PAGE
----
upon rats. And since he is a bad bird, it has to

■44



EASTER



be very difficult for him to catch rats. That is
why he can say only one word, and it sounds as
when the cat says ''mieou." Now, when the
buzzard says ''mieou" the rats run and hide, so
he is very often without food because he's bad.
Want to hear more — or shall I talk about flow-
ers I When I was ill, I had to take a drug made
from henbane, which has the peculiar quality of
turning the eye into a magnifying glass. — Bel-
ladonna, on the other hand, makes one see
everything diminished — and now I see farther
than others, for I can see the stars in broad
daylight.

Benjamin.

But the stars are not out?

Eleonoea.

How amusing you are ! The stars are always
out. Now I sit facing north, looking at Cas-
siopae, which resembles a W, and sits in the
centre of the ''Milky Way." Can you see it?

Benjamin.
No, I can not!

45



EASTER AND STORIES



Eleonoka.

Now bear this in mind, that one person can
see what another cannot, therefore be not so
certain of your eyes. I was going to speak of
the flower on the table: It is an Easter lily
which belongs in Switzerland, and has a chalice
that has absorbed sunshine ; therefore it is yel-
low, and soothes suffering. As I came along, I
saw it in a florist's window and wanted to pre-
sent it to brother Elis. '\¥hen I was about to
enter the shop, I found the door locked — it is
evidently Confirmation Day to-day. As I had
to have the flower, I took out my keys and tried
them. Fancy! My door-key fitted — I walked
in. Do you understand the silent language of
flowers? Each fragrance expresses many,
many thoughts; these thoughts assailed me,
and, with my magnified eye, I looked into their
workshops, which no one has seen, and they
spoke to me of their sorrows brought upon
them by the stupid gardener — I do not say
cruel, for he is only thoughtless. Then I laid
a krona, with my card, upon the counter, took
the flower and walked out.



46



EASTER



Benjamin.

How tbougiitless ! But think if tliey should
miss the flower, and do not find the money I

Eleonora.
That never occurred to me !

Benjamin.

A coin can disappear so easily, and if only
your card is found, you are lost !

Eleonoea.

Surely no one thinks that I would take any-
thing —

Benjamin.

[Regards her steadily.'] No?

Eleonoea.

[Scrutinizes him as she rises.'] Ah! I know
what you mean — ''Like father, like child."
How thoughtless of me ! Wliat — no ! AYhat is
to be, will be. [Seats herself.] Let it come,
then!

Benjamin.
Can't one adjust this matter?

47



EASTEE AND STOEIES



Eleonora.

Hush! and talk of something else — Profes-
sor Algren ! Poor Elis ! poor all of us ! But it
is Passion Week and we must suffer. There's
a concert to-morrow — Haydn's "Last words
from the Cross" — "Mother, behold thy Son!"
[She huries her face in her hands, and weeps.}

Benjamin.
"What sort of illness have you had?

Eleonora.

"This illness is not unto death, but for the
glory of God! When I looked for good, then
evil came unto me ; and when I waited for light
there came darkness." What was your child-
hood like, Benjamin?

Benjamin.

I don't know. — Stupid, as I recall it — and
yours?

Eleonora.

I never had any. I was born old. I knew all
at my birth, and when I learned anything it
was just like remembering. I knew the thought-

48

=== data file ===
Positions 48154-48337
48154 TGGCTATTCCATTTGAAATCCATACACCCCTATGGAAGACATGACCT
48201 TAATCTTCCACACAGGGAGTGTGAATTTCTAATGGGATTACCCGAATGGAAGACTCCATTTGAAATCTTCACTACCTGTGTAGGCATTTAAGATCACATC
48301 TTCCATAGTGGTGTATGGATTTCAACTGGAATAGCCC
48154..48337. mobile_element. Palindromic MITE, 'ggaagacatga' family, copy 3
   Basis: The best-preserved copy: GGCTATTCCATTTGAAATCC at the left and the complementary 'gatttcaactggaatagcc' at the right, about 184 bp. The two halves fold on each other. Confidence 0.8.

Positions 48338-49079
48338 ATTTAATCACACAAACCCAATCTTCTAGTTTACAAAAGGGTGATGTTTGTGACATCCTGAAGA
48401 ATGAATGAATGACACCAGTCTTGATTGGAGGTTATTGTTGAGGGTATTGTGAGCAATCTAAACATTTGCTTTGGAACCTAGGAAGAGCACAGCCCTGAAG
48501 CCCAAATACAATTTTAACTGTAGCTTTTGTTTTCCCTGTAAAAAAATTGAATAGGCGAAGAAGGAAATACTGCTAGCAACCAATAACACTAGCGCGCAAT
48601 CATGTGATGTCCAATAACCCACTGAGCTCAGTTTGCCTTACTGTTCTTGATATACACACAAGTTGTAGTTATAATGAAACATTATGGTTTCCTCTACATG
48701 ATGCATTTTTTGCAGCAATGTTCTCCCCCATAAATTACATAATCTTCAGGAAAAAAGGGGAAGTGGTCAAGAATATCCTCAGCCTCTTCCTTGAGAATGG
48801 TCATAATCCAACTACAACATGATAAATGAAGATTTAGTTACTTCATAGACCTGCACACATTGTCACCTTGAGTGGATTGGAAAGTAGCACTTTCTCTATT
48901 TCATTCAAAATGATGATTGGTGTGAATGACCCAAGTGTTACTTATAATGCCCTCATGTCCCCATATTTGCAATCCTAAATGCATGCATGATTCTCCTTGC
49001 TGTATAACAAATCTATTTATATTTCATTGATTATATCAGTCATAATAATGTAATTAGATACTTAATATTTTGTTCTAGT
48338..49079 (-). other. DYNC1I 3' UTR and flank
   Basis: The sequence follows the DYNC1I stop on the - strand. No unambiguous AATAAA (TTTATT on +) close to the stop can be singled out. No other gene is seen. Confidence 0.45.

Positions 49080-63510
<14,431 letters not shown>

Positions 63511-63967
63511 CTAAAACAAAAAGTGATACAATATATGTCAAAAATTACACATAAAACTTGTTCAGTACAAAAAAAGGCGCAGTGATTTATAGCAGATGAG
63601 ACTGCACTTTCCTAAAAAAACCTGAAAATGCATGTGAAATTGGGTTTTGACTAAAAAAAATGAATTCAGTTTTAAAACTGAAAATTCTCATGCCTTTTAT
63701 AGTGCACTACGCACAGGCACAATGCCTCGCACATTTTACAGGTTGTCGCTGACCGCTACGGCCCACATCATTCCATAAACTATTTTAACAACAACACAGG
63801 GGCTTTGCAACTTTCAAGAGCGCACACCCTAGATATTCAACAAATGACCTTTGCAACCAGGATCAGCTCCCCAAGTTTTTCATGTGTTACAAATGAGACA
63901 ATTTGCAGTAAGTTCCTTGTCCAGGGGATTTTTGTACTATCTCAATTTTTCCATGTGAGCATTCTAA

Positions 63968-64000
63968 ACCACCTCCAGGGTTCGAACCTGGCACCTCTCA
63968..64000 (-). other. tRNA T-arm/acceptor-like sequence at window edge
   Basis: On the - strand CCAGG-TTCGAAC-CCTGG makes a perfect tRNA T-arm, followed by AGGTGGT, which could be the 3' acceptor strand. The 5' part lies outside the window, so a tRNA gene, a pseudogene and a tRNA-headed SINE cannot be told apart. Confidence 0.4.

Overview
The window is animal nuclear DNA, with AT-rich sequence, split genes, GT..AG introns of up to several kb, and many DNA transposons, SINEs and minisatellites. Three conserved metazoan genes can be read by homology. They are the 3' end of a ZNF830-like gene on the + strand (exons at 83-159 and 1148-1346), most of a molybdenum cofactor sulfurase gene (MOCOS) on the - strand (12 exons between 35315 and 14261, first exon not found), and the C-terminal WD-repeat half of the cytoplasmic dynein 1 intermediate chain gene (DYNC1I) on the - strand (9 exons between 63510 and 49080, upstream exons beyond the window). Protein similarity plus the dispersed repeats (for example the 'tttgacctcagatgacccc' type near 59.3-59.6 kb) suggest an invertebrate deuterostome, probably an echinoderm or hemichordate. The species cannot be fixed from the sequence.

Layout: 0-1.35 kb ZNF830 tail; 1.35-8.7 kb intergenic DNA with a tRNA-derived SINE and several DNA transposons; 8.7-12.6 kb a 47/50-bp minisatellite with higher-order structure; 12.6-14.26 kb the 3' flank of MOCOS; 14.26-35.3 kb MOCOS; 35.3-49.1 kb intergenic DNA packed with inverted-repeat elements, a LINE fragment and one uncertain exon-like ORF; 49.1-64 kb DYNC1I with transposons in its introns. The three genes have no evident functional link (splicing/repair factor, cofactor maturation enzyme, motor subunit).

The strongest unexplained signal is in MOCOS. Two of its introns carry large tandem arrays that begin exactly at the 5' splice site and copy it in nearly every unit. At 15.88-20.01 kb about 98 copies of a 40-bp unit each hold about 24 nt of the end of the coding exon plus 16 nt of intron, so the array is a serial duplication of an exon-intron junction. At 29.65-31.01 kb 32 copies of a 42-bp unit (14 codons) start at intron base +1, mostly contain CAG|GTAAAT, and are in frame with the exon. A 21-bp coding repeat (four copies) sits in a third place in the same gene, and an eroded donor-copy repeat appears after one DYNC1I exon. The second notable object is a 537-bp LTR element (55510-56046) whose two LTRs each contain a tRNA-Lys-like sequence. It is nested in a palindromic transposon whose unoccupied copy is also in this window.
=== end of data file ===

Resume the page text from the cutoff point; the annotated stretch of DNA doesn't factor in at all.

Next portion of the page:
EASTER



lessness and ignorance of men when I was only
four years old; therefore they were cruel to-
ward me.

Benjamin.

All that you say I, too, seem to have thought.

Eleonoka. •

I daresay you have. What made you sup-
pose that my coin might be lost at the florist's?

Benjamin.

Because the exasperating thing always has to
happen.

Eleonora.

So you, also, have observed this. — Hush!
someone is coming. [Glancing up stage.] I
hear Elis' step. What joy! The best friend I
have on earth! [She becomes apprehensive.]
But he's not expecting me, and he won't be glad
to see me — indeed he won't! Benjamin, Ben-
jamin, show a smiling face and a cheerful spirit
when my poor brother comes ! I'll step in here
so that you may prepare him for my arrival.
But no hard words; they hurt so. Do you

49



EASTEE AND STOEIES



hear? Give me your hand! [Benjamin puts
forth his hand. Eleonora kisses him on the
head.] There! Now you are my little brother.
God bless and keep you! [She exits left and,
in passing, she pats the sleeve of Elis' coat
affectionately.] Poor Elis!

[Elis enters at centre door looking troubled.
Fru Heyst comes on from kitchen.]

Elis.
Why, there's mother!

Fru Heyst.

Was it you? I fancied I heard a strange
voice.

Elis.

I have some news to tell you. I met the at-
torney on the street.

Feu Heyst.
Well?

Elis.
The case will now go to the higher courts,
and in order to save time, I must read through
all the official records of the trial.

50



EASTER



Feu Hbyst.
You'll soon do that.

Elis.

[Indicating documents on writing table.']
Ah, I thought it was over! And now I must
worry through this entire passion-story — all
the accusations, all the testimony, all the evi-
dence over again!

Frit Heyst.

Yes, but then he will be acquitted by the
higher courts.

Elis.
No, mother ; he has confessed.

Fetj Heyst.

Yes; but that can be a "technical error" the
attorney said when last I talked with him.

Elis.
He said that to comfort you.

Fru Heyst.

Aren't you going to the dinner?

51



EASTER AND STOEIES



Elis.

No.

Feu Heyst.
So yon have changed your mind again !

Elis.
Yes.

Fku Heyst.
That sort of thing is bad.

Elis.

I know it, but I'm tossed like a straw between
breakers.

Feu Heyst.

I thought just now that I heard a strange
voice — one known to me ; but I must have heard
wrongly. {^Pointing to overcoat.'] That coat
shouldn't hang there, I told you! [Exits
right. Elis crossing to left sees the Easter
lily.']

Elis.

[To Benjamin.] Where did that flower come
from?

52



EASTER



Benjamin.
A young lady brought it.

Elis.
Lady! What does this mean! Who was it?

Benjamin.
It was —

Elis.

Was it — my sister?

Benjamin.